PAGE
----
Wright's Exile

SINCE Richard Wright's death, much has been written about his selfexiled life in Paris and his relationship to America, white or black. During his life, he was frequently attacked in the columns of the American establishment press, and very little was written which aimed to defend him or to explain the near-necessity and the true meaning of his exile. Any attempt to summarize the reactions of the American press to Wright's books from 1946 to the present, or to trace the effect of Wright's supposed "anti-Americanism" or American critical attitudes, would amount to a full study in itself. Therefore, I shall only briefly allude to it. Similarly, the attitude of the white American colony and the government services in Paris toward Wright deserves a long analysis of its own. My lecture is thus bound to be somewhat sketchy, and many of the subtleties and intricacies of political attitudes, personal antagonisms, and literary jealousies can only be hinted at. In order to present what I consider the most important facet of Wright's relationship with America while in exile, I shall limit myself to examining Wright's own point of view. This point of view, deeply logical though sometimes changing, informed his public declarations, his political stands, and even his writing during the late 1940s and the '50s. This period was of course one of the most tense in American history, witnessing not only the birth of the cold war but also the frantic rise of McCarthyism -- a period during which the prewar investigations of the Dies Committee seemed innocuous in comparison with the probings of the Senate Subcommittee on Un-American Activities, a period during which Wright certainly would have suffered, had he remained in America, both from his former membership in the Communist Party, and from his vigorous fight against racism. The younger people among you should bear in mind that, a few decades ago, the spoken criticism of one's country was considered dangerous enough to be re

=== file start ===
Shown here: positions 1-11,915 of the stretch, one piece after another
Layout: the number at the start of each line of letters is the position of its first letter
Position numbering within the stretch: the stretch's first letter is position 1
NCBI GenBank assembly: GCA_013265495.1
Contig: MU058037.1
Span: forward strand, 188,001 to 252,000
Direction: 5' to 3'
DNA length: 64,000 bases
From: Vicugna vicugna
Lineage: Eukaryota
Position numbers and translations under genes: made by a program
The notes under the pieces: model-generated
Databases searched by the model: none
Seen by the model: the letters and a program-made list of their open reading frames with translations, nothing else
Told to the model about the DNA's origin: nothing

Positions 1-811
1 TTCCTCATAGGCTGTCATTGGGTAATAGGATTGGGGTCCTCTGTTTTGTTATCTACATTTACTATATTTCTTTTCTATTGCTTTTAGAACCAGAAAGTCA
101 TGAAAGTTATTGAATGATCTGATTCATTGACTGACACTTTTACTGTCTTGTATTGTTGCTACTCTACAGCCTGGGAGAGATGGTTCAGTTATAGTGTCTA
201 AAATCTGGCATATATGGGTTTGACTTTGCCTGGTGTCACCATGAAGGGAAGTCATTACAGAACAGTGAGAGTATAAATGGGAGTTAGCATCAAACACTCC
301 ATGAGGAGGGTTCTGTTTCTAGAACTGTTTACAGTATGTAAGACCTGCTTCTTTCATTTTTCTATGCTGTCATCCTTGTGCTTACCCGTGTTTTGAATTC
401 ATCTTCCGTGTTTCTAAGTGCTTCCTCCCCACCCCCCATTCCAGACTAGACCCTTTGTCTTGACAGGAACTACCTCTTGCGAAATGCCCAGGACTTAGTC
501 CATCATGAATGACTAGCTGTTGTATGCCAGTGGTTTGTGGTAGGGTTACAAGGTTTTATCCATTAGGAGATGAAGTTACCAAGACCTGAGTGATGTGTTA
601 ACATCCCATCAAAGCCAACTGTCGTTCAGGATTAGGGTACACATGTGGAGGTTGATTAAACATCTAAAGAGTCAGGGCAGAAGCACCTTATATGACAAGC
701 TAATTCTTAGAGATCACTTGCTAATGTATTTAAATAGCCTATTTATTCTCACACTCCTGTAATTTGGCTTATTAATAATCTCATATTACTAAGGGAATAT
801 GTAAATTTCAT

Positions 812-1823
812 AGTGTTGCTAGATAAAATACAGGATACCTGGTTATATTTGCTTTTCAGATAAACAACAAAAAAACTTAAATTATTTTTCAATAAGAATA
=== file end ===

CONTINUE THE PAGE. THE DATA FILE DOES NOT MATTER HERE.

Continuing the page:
-176-

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The World of Richard Wright
Table of contents

Table of contents

  • Title Page *
  • Contents *
  • Introduction 3
  • Wright's First Hundred Books 12
  • Black Cat and White Cat: Wright's Gothic and the Influence of Poe 27
  • From Revolutionary Poetry to Haiku 34
  • Beyond Naturalism? 56
  • Wright's South 77
  • From Tabloid to Myth: "The Man Who Lived Underground" 93
  • "The Man Who Killed a Shadow": A Study in Compulsion 108
  • Fantasies and Style in Wright's Fiction 122
  • Wright's Image of France 144
  • Wright and the French Existentialists 158
  • Wright's Exile 176
  • Wright, Negritude, and African Writing 192
  • Appendixes 215
  • Index 263
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